According to the ConsumerMedSafety.org, published by the Institute for Safe Medication Practices, two specific problems exist with multiple active-ingredient medicines: (1) taking unnecessary medication when you only need one, not all, of the active ingredients; (2) double dosing medication when an unwary user does not realize the ingredients that are contained in combination products. In this blog, we will examine the first problem. Since all medications have potential adverse effects, you don’t want to take medication if it is not going to be useful.  For example, with a cold, clinical studies indicate that antihistamines have a limited 2-day use in order to gain benefit. After 2 days (48 hours) of a cold, antihistamines should not be taken. Additionally, clinical studies reveal that antihistamines are only effective in treating runny nose, watery eyes and sneezing when used in conjunction with a decongestant. So, concomitant use is necessary to achieve any results in these first 2 days of a cold. Lastly, the type of antihistamines used for a cold must be a first-generation antihistamine. All of these are categorized as a sedative. Therefore, alcoholic beverages and other sedatives should be avoided while taking antihistamines. Medication warnings such as these reinforce the importance of only taking a medication that brings benefit. More about this topic will be discussed in a subsequent blog. 


Unlike other cold medications, Cold FAid® kits include single active-ingredient medications that will help your recovery in no time! Thus, Cold FAid® provides a superior safety profile. Cold FAid® uses:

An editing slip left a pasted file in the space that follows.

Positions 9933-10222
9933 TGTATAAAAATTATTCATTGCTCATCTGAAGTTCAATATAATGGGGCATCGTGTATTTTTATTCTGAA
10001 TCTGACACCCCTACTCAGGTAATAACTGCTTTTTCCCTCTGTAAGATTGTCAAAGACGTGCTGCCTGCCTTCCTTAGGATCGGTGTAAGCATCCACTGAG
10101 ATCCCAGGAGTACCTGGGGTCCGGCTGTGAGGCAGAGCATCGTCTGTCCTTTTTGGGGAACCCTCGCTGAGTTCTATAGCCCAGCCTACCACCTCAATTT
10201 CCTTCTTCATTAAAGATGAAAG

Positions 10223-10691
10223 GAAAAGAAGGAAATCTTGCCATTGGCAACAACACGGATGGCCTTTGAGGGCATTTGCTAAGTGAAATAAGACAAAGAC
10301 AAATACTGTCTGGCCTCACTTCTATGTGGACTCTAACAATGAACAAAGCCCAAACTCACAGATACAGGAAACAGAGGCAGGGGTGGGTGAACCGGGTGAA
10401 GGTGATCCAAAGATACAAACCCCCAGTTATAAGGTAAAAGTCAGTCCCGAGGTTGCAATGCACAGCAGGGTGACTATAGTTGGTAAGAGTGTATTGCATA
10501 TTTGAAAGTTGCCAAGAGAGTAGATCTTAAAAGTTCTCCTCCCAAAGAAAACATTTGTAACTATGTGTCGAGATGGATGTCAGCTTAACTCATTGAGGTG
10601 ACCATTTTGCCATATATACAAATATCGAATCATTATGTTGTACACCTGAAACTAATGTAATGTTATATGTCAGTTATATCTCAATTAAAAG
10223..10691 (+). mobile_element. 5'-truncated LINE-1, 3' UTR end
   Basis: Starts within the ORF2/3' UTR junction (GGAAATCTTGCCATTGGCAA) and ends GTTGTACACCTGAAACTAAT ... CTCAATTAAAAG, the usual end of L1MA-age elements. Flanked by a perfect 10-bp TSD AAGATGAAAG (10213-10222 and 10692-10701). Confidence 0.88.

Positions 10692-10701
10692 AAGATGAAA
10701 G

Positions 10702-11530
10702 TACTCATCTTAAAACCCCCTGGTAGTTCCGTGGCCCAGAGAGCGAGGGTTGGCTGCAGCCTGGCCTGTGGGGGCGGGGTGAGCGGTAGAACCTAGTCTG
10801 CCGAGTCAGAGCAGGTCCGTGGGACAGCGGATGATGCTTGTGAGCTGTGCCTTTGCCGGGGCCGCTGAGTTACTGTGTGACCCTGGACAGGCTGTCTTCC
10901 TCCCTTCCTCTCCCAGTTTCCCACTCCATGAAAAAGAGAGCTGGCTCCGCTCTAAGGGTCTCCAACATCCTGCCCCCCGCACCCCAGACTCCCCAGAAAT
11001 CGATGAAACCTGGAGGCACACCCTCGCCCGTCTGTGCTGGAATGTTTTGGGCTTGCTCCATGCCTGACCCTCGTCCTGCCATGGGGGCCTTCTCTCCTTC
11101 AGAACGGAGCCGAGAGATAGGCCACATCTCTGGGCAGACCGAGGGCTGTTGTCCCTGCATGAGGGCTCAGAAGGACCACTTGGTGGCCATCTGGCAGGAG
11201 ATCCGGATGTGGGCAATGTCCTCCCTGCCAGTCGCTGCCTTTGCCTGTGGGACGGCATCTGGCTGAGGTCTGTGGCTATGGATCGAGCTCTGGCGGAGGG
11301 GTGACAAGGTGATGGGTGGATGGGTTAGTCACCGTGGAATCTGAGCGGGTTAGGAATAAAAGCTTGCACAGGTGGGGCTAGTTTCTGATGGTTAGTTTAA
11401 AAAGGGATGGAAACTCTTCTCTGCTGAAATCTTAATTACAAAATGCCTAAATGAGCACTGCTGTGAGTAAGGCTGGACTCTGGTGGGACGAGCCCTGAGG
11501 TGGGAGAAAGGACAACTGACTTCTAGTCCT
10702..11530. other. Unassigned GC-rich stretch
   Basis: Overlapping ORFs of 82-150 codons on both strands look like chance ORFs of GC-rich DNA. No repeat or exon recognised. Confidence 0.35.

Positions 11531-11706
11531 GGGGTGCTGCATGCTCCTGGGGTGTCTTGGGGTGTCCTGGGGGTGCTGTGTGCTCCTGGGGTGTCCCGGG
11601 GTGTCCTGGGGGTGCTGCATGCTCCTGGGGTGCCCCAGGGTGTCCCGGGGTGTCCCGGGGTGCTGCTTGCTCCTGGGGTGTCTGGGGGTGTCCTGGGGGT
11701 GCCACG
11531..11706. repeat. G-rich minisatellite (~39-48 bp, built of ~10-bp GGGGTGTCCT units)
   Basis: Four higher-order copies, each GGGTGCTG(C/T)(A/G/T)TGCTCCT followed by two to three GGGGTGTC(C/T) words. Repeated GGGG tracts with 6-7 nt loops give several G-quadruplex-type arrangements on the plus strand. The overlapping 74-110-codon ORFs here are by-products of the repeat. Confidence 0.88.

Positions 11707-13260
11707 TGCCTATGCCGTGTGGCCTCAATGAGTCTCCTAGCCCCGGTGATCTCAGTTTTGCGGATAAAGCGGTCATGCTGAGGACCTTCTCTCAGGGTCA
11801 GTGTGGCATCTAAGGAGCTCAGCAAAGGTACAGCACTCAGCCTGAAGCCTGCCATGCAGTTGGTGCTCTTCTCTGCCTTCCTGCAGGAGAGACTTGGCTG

• antihistamine: Chlorpheniramine Maleate; 
  • decongestant: Phenylephrine HCl, 
  • anti-inflammatory (NSAID): Naproxen Sodium. 

With these stand-alone products in our kit, you know exactly what medication you are taking and how much of it you are ingesting.


Stay healthy from a cold this summer with Cold FAid®!

Summer BBQ

Summer BBQ

With summer in full swing, finding new recipes is a way to embrace the season. Between eating seasonal produce to grilling main and side dishes, the summer months bring about an opportunity to add new variations to your meals. 


Using seasonal produce is a wonderful way to incorporate value foods with vitamins and minerals into your meals. Apples are common during the middle to end of the summer. According to the USDA and The Spruce Eats, among other fruits, apricots, cantaloupe, lemons, limes, peaches, plums and watermelons are in season. Berries, like blueberries, blackberries, raspberries, and strawberries, also grow during summer months. Before baking or cooking with these sweet products, find a local farm near you to pick your own berries! Use PickYourOwn.org in order to find a U-pick farm near you. Bell peppers, carrots, beets, corn, cucumbers, eggplant, okra, summer squash, tomatoes, and zucchini are summer vegetables. Many people grow herbs. With herbs, make sure to look for lively leaves and crisp stems. Basil can become bitter after flowers have grown. Garlic is the sweetest in summer and fall time. With extra fresh produce, check out canning. Here is an article that introduces canning. 


Grilling is a great summer activity. Grilled meats, vegetables, fruits, and sides can be the perfect addition to any meal.  Gas, Charcoal, Kamado, and Pellet grills are just a few of the types available. Each grill has advantages, including taste, cook time, and convenience. If debating which grill to buy, check out this article from Build.com. Once you have a grill, check out these swift grilling recipes from Food & Wine. Along with these previous links, explore other summer recipes from the New York Times and 75 Easy Dinner recipes from Delish


We, at Cold FAid®, hope you and your family enjoy healthy and delicious meals this summer.